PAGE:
Wednesday, August 4, 2010

Road Trip No. 2 is Over

We returned last night from southwest Kansas, 1067 miles after starting. The main purpose for the trip was my wife's high school reunion, but I scheduled much more around that. We had time with aunts and cousins. We visited two family cemeteries. We attended the old home church. We went to the county fair. We took late evening walks of more than a mile, after the temperature dropped below 90, and marveled at the clarity of the Milky way. We visited the hometown museum, which is much changed since I last went in it thirty years ago.

And we visited the old homestead where Charles and Zippy Thompson lived for thirty years. No, Zippy is not a nickname. I've often wondered why Isaac and Sarah Chappell named their second daughter Zippy Ellen Chappell, but they died about a hundred years before I knew her name was Zippy, who herself died in 1962, fourteen years before I married in. Lynda's mom was with us for the homestead tour. In fact, she's the main reason I wanted to make the trip. Well, I wanted to see it too. Thirty-four years of trips to Meade and no one ever suggested we try to find the place where the sod house was built into a hillside, and the spring house kept the meat and produce cool. No, the fixation was always on the Cheney family and the last stop of the wandering 49er.

But Esther had spent much time at her grandparent's farm/ranch on the Finney/Haskell county line. She helped tend the vegetable garden, pick flowers, slept on a mat on the earthen floor, used the outhouse, and spent a rustic week of enjoyment with grandma and grandpa. Esther enjoyed the visit most of all, carefully stepping over a variety of critter holes, abandoned farm equipment, and building debris with her 85 year-old legs, and getting Texas tacks on her slacks, recalling what she experienced seven or eight decades previously. Lynda enjoyed it too. Her cousin Trish carried off a souvenier, an old over cover.

We also visited a scene of less happy memories, where my wife's two aunts perished in the blizzard of 1948, the year before my wife was born. Esther and Faye, the two remaining sisters who were not with the others for that fateful car ride, showed where the car got stuck, where Louise's body was found three days later at the bottom of a ravine, where Phyllis died, and where their friend Marvin apparently tried to make it back to the car but failed in hie attempt. That visit was harder than the other, which is likely the reason we never did that tour before. We drove that road maybe thirty years ago, but no one asked, "Where exactly did the girls die?"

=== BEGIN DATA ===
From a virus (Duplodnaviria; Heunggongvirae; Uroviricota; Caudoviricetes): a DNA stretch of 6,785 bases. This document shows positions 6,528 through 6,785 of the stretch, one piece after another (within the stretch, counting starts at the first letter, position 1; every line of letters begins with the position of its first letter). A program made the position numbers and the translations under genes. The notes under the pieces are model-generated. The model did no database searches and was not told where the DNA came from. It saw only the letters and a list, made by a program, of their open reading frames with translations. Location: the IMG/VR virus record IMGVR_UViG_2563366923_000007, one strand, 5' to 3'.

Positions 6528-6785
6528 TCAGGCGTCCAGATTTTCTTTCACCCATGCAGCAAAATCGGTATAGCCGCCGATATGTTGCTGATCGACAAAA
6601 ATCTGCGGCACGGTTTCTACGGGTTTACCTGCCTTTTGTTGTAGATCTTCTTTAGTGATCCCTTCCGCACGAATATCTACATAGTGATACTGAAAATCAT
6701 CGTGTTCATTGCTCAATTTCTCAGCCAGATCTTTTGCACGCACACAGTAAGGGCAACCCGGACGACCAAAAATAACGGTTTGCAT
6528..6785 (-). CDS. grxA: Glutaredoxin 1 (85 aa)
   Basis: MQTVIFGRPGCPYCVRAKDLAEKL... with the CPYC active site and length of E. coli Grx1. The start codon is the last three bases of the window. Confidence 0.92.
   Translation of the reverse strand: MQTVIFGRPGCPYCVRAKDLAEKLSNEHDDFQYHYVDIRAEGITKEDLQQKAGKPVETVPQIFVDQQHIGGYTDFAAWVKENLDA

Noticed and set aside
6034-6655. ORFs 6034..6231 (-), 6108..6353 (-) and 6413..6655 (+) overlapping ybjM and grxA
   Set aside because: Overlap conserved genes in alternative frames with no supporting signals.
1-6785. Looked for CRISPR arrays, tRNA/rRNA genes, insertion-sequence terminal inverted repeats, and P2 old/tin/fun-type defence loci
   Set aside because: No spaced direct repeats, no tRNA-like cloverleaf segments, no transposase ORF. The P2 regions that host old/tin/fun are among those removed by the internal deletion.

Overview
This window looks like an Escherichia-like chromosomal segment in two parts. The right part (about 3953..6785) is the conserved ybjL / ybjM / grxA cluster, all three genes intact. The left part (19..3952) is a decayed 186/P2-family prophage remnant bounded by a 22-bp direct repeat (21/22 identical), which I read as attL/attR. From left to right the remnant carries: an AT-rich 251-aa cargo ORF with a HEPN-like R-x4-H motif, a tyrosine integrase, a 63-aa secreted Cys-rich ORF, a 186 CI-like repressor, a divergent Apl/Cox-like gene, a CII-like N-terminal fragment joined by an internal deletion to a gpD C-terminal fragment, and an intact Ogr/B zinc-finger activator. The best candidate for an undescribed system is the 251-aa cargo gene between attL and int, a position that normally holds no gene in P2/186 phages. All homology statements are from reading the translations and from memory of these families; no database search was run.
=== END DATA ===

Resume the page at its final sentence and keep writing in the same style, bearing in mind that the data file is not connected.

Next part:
One other unhappy but necessary visit was with Lynda's cousin Bobby, from Cimarron. His 33 year-old daughter committed suicide a year ago. We talked with him a couple of months after it happened, but this was the first time to see him. He explained how nothing helped with the healing. I hope something we said did, though. Bobby keeps up the Cheney plot in Fowler Cemetery, and was driving down on Sunday to do so when we suggested we drive up to see him. So we met at Aunt Rosa's house in Fowler and again at the cemetery. One lighter moment came when he pointed out that a man buried right next to the Cheneys was named Jerry Garcia. Bobby says he has a lot of fun telling people he mows Jerry Garcia's grave, and they think him a celebrity of sorts. Not being a Grateful Dead fan that went over my head until Bobby explained it.

Many memories made, and recalled, on a good six-day trip, concluded by meeting up with other cousins at Baxter Springs, Kansas, as we returned home yesterday, and dining on old Route 66. May there be many more such times and trips.

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